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Frank A. Weil

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A Dance of the Pygmies: Let's Strike It While the Iron Is Hot

Posted: 01/03/2013 3:13 pm

Some 150 years ago Darwin peered into the past and the future and wrote The Origin Of The Species. It did not change the real world but radically changed the way almost all people see the real world. And, of course, in every imaginable way man has continued to evolve. One of the strangest ways man has evolved is in the political arena.

The political evolution has been shrouded in journalists' and historians' revelations of good times and bad for American politics -- such as, 'it has never either been this good or bad' -- to the point that most people have given up trying figure out where we are in any evolution of politics. But, that may be a big mistake because if we fail to diagnose what we are actually doing wrong, we are bound to keep evolving in the wrong ways such as falling deeper and deeper into the hole of democratic gridlock which may turn out to be just as bad as undemocratic tyranny.

For example, how we have been dealing with the so-called cliff problems has been counterproductive to the point that at this writing, our Congress may be, despite a possible half-baked compromise a day late and a mile short, about to create a self-inflicted recession on our economy, just as that economy has begun to show real recovery after five years of travail.

Our elected legislative leaders are using (or misusing) the fruits of two basic procedural developments which have evolved in recent years:

  • In the House the Republicans continue to have a controlling majority despite the fact the Democrats won a majority of the votes for all the seats because of serious misuse of gerrymandering redistricting, made worse by a virulent minority group of Republicans (the Tea Party types) who hold their leadership hostage to their single-minded demands.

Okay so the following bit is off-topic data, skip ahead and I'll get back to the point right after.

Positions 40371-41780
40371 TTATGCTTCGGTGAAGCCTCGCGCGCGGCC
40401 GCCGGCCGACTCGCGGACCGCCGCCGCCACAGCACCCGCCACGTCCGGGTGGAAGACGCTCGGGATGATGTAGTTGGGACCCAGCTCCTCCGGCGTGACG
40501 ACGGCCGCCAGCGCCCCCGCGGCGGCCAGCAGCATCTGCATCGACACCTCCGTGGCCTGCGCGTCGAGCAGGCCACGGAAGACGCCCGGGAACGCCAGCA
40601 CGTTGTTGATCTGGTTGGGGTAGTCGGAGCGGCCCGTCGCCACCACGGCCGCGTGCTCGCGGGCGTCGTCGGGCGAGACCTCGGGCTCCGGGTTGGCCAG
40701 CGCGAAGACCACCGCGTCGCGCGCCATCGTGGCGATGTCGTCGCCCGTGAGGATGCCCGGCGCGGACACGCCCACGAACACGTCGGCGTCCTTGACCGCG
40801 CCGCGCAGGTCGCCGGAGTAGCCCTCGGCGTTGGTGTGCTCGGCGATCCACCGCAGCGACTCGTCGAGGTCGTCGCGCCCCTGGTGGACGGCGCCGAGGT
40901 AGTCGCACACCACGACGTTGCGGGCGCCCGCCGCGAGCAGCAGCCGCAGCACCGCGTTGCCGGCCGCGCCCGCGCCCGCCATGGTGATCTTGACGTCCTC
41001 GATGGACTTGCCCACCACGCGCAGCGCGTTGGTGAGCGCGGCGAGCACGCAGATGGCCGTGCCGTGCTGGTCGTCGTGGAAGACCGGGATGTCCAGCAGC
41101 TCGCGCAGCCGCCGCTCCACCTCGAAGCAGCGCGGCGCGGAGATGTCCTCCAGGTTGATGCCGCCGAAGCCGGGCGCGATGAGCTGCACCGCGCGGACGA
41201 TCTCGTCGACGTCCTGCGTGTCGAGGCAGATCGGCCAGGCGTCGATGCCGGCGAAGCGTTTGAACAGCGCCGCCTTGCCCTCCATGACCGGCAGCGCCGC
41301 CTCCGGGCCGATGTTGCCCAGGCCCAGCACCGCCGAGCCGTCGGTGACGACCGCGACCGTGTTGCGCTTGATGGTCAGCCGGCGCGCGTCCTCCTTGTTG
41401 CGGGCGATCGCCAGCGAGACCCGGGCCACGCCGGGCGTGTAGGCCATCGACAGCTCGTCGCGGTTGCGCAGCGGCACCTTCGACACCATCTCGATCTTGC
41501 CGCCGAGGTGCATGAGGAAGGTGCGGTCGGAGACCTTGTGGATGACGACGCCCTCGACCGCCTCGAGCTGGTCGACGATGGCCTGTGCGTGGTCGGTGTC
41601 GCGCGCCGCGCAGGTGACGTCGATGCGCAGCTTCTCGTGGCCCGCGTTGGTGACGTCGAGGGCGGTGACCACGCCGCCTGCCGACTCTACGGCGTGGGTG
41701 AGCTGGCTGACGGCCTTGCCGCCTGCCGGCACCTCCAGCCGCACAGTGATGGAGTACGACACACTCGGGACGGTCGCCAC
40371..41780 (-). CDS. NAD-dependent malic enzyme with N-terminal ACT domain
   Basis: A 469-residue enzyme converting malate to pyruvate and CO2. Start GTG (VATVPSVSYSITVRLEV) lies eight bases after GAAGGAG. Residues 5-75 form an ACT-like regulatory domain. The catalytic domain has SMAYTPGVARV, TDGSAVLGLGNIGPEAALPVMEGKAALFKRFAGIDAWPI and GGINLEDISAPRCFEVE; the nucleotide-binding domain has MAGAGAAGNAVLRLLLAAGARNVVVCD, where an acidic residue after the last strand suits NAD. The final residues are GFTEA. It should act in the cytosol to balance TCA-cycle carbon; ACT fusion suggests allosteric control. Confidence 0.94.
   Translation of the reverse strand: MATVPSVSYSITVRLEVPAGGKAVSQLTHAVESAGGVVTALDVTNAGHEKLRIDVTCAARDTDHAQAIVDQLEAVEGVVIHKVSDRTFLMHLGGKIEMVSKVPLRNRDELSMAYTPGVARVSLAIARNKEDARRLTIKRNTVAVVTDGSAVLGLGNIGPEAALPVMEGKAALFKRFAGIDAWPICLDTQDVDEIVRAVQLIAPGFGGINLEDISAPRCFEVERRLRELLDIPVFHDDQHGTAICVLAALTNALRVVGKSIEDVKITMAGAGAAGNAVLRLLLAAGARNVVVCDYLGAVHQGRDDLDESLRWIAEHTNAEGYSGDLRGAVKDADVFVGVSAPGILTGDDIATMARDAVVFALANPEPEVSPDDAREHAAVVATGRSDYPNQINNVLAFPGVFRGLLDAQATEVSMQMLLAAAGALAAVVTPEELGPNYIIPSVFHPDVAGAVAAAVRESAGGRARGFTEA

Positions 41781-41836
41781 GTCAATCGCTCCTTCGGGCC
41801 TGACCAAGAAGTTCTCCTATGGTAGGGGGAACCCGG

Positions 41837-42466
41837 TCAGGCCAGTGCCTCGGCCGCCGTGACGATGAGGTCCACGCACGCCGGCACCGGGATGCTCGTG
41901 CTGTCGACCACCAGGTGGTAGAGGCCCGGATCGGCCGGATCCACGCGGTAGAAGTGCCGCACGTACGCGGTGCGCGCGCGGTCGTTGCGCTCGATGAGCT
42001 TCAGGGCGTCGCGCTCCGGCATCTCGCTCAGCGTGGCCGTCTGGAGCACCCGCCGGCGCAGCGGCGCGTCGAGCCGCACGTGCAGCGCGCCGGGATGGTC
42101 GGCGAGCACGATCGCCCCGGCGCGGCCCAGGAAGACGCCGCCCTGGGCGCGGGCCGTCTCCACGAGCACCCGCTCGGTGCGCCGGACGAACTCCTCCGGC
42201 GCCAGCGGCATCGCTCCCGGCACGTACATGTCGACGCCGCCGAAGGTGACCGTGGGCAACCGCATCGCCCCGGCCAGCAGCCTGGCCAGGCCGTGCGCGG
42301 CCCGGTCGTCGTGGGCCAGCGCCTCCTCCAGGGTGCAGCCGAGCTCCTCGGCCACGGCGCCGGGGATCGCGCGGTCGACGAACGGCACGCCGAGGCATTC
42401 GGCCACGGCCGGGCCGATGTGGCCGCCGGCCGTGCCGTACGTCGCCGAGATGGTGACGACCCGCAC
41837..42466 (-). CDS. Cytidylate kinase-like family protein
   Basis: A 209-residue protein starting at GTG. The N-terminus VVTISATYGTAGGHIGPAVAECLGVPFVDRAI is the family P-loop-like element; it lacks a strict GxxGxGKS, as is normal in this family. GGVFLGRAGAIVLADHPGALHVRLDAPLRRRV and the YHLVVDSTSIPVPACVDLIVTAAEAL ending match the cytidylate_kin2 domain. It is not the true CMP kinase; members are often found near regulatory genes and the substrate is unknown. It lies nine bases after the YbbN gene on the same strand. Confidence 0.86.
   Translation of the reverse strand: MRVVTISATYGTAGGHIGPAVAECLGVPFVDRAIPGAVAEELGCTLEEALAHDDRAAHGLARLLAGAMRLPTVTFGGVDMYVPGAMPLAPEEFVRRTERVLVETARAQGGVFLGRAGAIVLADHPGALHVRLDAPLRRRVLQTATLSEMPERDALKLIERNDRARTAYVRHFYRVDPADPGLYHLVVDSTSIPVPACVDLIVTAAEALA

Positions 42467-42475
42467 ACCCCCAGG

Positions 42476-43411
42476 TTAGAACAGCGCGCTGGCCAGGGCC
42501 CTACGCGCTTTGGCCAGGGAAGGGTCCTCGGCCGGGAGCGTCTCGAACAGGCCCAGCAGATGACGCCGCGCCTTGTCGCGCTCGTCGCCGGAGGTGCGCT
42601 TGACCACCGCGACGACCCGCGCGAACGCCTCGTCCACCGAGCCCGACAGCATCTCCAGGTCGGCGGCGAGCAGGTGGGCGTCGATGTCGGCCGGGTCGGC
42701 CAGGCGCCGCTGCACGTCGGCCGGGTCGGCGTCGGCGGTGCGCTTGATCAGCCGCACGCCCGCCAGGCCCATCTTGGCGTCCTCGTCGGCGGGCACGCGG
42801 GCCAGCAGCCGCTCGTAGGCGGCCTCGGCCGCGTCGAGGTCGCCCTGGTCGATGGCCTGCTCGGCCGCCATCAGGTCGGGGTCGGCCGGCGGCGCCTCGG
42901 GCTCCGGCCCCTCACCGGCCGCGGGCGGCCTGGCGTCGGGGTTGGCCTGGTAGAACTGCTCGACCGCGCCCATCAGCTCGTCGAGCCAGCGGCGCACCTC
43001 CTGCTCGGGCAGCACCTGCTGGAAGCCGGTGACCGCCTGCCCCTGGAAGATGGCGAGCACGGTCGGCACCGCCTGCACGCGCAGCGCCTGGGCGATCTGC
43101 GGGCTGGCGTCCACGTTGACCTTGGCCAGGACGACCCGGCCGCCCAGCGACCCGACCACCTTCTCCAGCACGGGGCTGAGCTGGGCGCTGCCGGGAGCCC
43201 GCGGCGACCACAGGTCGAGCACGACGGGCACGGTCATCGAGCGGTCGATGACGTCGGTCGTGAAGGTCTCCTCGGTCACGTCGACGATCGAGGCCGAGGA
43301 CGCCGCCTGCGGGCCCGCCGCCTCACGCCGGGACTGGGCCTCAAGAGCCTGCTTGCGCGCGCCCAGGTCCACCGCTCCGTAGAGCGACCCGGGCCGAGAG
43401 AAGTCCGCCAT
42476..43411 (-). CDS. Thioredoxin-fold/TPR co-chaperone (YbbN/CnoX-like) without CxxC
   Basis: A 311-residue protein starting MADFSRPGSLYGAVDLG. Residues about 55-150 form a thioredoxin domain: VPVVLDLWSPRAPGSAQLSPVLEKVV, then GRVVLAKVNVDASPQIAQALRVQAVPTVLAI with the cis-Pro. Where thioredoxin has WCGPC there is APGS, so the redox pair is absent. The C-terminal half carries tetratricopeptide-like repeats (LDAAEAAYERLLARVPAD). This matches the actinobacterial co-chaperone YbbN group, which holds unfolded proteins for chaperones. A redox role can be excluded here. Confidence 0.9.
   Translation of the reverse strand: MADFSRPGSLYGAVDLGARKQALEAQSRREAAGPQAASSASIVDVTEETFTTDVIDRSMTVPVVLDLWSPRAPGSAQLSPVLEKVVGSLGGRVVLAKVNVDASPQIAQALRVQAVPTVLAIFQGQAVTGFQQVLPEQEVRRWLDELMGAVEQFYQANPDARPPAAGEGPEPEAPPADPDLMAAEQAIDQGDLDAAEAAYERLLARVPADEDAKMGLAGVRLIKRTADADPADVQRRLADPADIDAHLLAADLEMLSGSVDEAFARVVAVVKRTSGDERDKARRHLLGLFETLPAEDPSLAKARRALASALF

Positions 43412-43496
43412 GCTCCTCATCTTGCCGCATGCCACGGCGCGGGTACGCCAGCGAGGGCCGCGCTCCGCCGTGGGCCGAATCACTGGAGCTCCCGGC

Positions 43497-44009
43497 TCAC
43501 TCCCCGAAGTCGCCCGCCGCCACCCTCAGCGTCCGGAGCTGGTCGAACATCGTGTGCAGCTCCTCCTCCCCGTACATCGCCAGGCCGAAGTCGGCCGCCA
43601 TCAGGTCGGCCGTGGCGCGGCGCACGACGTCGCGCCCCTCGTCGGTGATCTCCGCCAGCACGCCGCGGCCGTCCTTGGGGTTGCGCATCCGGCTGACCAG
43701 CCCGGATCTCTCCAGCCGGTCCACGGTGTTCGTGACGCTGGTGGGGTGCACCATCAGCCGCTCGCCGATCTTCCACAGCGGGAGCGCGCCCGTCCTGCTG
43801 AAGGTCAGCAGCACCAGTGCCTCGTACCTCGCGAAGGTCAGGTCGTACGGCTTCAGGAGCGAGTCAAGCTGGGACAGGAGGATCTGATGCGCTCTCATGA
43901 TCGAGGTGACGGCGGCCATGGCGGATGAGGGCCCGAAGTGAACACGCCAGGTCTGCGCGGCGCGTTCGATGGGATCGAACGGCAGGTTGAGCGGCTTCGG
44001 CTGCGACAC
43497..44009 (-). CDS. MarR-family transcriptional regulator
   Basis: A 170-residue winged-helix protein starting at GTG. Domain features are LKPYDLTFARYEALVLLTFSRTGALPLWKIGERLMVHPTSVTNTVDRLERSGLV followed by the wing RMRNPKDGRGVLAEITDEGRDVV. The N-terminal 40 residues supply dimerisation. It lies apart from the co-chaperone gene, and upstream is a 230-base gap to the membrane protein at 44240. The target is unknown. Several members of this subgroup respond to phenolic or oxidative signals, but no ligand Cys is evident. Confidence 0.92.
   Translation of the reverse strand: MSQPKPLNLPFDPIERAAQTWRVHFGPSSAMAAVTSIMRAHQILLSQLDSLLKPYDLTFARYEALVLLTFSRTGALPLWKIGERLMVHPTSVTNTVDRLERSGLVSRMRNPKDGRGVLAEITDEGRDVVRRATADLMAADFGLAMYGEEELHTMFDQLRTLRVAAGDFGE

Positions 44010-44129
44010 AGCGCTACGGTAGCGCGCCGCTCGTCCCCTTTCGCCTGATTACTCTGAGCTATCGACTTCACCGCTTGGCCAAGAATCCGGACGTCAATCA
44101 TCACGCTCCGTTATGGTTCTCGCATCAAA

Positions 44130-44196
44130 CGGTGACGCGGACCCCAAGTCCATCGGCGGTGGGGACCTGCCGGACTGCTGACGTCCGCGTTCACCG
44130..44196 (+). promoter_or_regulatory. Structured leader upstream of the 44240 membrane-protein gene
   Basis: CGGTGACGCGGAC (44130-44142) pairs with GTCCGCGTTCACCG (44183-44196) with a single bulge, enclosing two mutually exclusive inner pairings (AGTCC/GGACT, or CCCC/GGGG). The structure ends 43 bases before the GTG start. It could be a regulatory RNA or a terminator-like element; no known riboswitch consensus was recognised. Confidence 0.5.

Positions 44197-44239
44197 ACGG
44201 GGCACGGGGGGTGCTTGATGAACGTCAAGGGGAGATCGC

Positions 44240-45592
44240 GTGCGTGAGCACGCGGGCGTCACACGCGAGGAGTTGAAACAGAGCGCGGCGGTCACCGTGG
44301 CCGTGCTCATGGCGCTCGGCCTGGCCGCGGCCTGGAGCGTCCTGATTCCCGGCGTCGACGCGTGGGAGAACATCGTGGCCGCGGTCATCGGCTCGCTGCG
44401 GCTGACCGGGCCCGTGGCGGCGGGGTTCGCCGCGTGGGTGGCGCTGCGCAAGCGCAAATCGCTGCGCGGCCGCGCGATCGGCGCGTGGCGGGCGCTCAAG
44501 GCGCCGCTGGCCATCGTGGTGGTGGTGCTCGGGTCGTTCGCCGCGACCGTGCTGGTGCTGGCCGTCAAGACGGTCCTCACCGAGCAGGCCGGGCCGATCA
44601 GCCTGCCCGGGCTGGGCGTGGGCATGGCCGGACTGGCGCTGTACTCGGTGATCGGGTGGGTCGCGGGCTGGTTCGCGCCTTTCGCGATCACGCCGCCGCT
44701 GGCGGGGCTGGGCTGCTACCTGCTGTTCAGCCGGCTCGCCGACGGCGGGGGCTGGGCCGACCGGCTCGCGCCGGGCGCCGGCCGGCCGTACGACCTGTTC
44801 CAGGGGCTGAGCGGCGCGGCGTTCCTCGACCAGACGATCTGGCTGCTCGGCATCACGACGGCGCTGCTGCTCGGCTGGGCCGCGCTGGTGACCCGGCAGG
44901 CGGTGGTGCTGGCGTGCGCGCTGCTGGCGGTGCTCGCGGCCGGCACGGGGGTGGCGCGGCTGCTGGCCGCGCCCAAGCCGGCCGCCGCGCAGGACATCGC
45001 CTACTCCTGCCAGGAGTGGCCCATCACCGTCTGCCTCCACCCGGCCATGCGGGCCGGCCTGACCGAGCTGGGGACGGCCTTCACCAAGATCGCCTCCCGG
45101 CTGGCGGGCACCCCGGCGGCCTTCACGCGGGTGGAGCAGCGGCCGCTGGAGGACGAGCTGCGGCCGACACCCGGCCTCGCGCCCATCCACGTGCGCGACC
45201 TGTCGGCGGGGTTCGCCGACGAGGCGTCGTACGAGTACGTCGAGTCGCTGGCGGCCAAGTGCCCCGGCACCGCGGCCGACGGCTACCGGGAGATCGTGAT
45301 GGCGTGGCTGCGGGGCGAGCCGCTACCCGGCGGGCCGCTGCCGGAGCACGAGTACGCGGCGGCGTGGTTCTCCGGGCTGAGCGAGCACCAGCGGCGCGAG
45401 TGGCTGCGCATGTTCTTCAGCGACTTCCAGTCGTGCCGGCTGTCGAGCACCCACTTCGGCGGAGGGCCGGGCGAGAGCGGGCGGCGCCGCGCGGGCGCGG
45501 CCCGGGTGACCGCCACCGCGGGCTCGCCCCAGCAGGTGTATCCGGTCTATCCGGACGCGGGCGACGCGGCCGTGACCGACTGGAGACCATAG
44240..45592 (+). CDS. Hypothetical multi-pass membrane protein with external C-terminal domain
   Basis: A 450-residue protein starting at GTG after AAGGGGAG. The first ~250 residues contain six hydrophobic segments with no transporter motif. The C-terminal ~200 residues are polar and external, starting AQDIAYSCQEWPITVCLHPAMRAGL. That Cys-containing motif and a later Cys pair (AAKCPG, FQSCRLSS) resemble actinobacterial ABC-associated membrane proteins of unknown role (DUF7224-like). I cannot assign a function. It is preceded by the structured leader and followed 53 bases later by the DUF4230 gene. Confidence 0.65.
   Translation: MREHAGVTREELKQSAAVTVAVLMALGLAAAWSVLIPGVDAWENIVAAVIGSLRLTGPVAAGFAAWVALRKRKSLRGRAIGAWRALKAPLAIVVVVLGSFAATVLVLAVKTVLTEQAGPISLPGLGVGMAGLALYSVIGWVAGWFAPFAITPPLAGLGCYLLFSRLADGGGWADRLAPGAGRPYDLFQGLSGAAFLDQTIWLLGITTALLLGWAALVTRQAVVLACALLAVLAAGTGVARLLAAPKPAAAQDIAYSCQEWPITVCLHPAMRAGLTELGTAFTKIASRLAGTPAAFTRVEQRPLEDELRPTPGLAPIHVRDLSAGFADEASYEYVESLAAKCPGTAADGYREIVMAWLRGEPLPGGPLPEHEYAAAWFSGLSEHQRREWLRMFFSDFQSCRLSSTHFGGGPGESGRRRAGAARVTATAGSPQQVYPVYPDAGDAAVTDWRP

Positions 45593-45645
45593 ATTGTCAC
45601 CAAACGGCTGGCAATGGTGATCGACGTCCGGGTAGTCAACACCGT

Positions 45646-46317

• In the Senate the Republicans continue to have effective control despite the fact that the Democrats have a majority of the seats (which is a significant deviation from our founders' insistence on majority rule) due to misuse of the filibuster rules which effectively require a 60 vote majority instead of 51 votes, and to make matters even worse the controlling party cannot even force a vote without the consent of the minority party.

Those two evolutions in our political process have also effectively diminished the traditional consequences of this fall's presidential election in which the incumbent Democrat was reelected with an historically significant majority of the popular vote, endowing him with quite a clear mandate on several issues including taxes.

How could this have happened?

Basically, the American people have demonstrated over and over that despite all the noise (and there is a lot of it with hundreds of TV channels and an enormous social media) that they 'get it.'

But, it now appears that the Republican congressional leadership has been seriously underestimating the common sense of 'the people' by playing the ridiculous game of trying to pin the tail of blame for gridlock on the Democrats in hopes that if they might succeed in shifting the blame, they might avoid challenges from within their own party to their incumbency.

That sounds to me like a ludicrous misshaped hope of personal greed for self-preservation obviously trumping what they were elected to do -- which is to look after the interests of the American people not themselves.

And, that is their big mistake today because the American people, as they spoke in the November election, 'get it' and those Republican leaders in particular should get their due in the next election.

But, amazingly that may not happen because of the procedural problems noted above.

The result is that we are in an evolutionary whirlpool dragging us into an ever worse political morass.

That suggests to me that the time is at hand to try to break this vicious cycle we are in by slightly reshuffling the deck of political rules to break the hold of the procedural deadlock which currently embraces us and our otherwise promising future.

The three basic things that need desperately to be addressed are:

  1. Congressional districting
  2. Filibuster procedures
  3. Campaign finance

It may sound too ambitious to even suggest but the moment may be right to attempt to create a national consensus around this agenda. This year's election coupled with this December's congressional pygmy charade of 'negotiations' is positively clear in the common sense minds of a significant majority of Americans as just that.

What better moment could there be to strike at the pygmies while the iron is hot!!

 
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